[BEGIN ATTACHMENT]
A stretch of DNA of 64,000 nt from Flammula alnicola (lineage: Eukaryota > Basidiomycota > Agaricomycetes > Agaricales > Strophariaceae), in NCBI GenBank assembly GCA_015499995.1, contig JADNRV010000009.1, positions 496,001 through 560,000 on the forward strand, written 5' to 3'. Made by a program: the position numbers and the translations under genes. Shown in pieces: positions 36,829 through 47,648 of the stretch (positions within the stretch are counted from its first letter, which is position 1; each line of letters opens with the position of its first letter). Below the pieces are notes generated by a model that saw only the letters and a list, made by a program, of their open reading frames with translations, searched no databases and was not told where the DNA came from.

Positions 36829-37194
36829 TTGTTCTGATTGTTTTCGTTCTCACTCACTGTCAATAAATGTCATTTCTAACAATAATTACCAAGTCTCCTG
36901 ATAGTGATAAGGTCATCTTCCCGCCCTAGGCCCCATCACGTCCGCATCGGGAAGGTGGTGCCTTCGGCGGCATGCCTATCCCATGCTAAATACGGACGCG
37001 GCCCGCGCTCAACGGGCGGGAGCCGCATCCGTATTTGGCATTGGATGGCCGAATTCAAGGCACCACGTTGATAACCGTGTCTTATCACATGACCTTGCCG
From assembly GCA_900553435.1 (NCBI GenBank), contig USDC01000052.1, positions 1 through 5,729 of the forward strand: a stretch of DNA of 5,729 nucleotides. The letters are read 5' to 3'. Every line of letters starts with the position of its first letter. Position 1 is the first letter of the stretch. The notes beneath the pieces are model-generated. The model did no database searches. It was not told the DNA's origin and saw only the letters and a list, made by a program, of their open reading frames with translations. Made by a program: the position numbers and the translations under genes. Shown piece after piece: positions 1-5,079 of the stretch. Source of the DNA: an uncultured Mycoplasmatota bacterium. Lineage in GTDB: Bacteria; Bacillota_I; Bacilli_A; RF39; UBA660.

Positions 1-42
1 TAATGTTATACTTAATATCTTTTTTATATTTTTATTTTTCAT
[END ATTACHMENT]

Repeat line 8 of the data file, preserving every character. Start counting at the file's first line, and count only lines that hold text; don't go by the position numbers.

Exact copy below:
1 TAATGTTATACTTAATATCTTTTTTATATTTTTATTTTTCAT